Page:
When they sauntered onstage in their trademark sleeveless black-and-leather “uniform” and burst into the new album’s title track, my lingering doubts vanished. Blackguard is a different beast now. The speed and melody are still there, the energy quotient is still through the roof, and Paul could still audition for an anti-methamphetamine PSA, but last year’s loss of keyboardist (and primary songwriter) Jonathan Lefrancois-Leduc triggered a shift in style from bouncy keyboard-led folk metal to epic, thundering symphonic metal. Lead guitarist Kim Gosselin has taken up the slack in the writing department, and he and Terry Roadcase have reestablished Blackguard as a formidable shred band. They further demonstrated their new chops with “Farewell,” “Wastelands,” and “The Fear Of All Flesh.” They closed out the set with three tracks from 2009’s “Profugus Mortis,” apparently unfazed by the absence of the man whose graceful keyboard leads made those songs take flight. Admittedly, “Cinder,” “The Sword,” and “Allegiance” felt more cohesive and impactful before a machine took over that man’s job, but the overwhelming reaction to the newer songs suggested a new path for the future and a gradual phasing-out of old, unworkable material. Plus, it’s hard to complain amidst a moshing dance floor, which Blackguard was able to sustain for the duration of their ripping set.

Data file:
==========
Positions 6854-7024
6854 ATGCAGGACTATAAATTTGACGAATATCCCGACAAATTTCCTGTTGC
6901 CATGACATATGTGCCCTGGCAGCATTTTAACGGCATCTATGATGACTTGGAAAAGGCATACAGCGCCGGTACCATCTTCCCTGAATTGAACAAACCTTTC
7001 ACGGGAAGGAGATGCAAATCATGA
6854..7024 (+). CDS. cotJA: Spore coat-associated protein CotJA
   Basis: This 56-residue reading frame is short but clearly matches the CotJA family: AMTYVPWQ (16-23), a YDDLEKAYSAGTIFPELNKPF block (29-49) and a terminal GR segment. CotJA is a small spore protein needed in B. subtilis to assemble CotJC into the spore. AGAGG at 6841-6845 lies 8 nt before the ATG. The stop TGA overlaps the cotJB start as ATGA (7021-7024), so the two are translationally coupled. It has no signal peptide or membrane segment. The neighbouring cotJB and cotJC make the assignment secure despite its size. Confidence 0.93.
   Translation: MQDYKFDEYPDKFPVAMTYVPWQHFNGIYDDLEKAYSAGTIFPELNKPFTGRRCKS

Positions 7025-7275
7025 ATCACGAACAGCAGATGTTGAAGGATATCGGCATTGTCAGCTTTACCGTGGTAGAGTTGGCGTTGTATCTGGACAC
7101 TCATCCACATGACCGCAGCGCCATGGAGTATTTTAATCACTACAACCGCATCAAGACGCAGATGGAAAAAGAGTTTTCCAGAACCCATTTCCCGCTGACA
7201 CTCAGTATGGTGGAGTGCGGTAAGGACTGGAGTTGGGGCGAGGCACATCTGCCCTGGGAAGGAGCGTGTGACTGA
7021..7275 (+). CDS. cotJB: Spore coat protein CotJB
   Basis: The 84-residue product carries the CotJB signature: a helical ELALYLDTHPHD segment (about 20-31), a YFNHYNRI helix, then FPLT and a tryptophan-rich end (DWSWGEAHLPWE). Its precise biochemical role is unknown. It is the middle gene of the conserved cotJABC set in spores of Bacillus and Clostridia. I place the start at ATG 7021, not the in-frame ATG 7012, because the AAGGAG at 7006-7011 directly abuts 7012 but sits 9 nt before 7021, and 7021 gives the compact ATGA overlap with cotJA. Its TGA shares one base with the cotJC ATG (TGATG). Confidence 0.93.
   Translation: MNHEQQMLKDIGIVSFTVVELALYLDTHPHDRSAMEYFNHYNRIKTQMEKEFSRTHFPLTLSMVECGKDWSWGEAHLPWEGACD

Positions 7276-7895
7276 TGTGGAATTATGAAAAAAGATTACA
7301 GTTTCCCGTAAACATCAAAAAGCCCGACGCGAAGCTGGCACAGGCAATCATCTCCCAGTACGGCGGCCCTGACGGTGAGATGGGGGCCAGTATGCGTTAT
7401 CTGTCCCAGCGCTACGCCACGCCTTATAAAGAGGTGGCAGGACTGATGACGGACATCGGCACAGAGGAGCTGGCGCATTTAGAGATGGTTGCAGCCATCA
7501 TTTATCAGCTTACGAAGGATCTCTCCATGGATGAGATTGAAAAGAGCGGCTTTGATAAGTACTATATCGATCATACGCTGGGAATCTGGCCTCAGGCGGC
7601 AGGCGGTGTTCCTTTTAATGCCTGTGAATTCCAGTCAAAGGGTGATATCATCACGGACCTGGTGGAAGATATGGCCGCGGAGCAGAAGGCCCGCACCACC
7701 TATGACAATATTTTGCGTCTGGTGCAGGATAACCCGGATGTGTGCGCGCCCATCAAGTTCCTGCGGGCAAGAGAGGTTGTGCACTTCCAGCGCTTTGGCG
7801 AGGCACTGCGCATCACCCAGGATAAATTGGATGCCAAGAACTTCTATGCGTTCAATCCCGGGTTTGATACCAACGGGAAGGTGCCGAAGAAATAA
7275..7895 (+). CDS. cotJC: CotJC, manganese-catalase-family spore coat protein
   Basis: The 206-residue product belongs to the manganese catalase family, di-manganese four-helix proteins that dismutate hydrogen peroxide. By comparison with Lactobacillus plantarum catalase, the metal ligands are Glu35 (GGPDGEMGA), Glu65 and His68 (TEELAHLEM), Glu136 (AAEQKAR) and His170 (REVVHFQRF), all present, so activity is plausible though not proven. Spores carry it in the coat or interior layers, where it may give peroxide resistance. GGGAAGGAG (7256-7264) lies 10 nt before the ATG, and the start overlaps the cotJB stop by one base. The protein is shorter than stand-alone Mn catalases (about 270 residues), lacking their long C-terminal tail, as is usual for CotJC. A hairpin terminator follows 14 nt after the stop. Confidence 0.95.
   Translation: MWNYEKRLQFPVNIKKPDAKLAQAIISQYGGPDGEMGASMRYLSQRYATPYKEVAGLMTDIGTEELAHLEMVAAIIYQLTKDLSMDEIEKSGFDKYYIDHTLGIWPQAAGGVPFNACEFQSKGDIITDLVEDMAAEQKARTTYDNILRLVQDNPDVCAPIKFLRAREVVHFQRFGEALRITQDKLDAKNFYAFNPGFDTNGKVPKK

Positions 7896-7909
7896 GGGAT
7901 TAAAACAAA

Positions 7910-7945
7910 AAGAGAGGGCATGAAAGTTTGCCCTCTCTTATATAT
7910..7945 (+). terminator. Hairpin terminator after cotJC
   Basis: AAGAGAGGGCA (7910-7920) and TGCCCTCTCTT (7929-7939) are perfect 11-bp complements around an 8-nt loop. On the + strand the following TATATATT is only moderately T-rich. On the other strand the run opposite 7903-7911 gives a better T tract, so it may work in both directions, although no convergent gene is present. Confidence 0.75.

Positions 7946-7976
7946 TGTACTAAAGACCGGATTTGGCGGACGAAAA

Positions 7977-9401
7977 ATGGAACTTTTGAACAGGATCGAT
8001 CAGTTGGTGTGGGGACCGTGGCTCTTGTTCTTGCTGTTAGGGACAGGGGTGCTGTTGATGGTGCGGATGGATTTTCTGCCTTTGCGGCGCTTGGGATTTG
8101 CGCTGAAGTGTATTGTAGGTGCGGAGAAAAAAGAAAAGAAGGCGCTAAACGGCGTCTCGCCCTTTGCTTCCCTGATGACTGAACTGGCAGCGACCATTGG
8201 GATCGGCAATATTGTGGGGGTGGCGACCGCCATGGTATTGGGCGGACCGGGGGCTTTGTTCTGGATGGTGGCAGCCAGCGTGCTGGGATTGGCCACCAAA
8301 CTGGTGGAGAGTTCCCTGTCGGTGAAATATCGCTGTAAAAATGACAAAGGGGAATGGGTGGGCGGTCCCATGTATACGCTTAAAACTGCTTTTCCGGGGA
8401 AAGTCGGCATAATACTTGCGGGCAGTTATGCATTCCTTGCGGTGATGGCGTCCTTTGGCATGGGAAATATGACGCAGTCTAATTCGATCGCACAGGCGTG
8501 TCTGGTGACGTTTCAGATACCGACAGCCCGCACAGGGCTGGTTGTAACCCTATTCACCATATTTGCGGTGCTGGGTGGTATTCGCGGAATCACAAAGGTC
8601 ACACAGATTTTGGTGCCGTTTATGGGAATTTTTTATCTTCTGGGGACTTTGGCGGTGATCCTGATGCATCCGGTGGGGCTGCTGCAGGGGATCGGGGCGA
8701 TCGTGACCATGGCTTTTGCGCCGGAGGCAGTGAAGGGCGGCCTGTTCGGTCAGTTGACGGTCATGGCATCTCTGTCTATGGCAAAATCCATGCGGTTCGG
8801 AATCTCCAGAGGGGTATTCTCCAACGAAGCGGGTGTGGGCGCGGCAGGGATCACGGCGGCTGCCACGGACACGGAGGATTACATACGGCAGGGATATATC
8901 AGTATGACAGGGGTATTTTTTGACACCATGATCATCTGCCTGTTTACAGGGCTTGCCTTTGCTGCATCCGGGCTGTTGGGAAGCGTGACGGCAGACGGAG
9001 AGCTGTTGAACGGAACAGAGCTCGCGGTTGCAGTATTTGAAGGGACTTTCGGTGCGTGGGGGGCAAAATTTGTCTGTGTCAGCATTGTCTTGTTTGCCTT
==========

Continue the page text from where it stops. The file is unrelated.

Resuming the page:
Will and I had been on the floor since the start of Destrophy’s set, and after what felt like a very short period, we experienced some déjà vu. Ari returned to the stage, guitar strapped on, and took up a position on the left. Two other members of his band joined him: drummer Joe Fox reclaimed his giant kit, and guitarist Erik Tisinger took stage right with a bass. That left an empty mic stand at center stage as the lights dimmed and an entrance overture blared. A primal roar erupted from the crowd as the headliner and leader of this entire tour emerged wearing a ghostly white mask, slowly lifted it, and croaked into the mic: “Hush little baby, don’t say a word… hush little baby, don’t make a move… This is gonna hurt… me more than you.” Otep whipped off the mask, hung it on the stand, and grinned at her fans as her live colleagues cranked out the opening notes of “Eet The Children,” the lead track off 2007’s “The Ascension.” The crowd went nuts.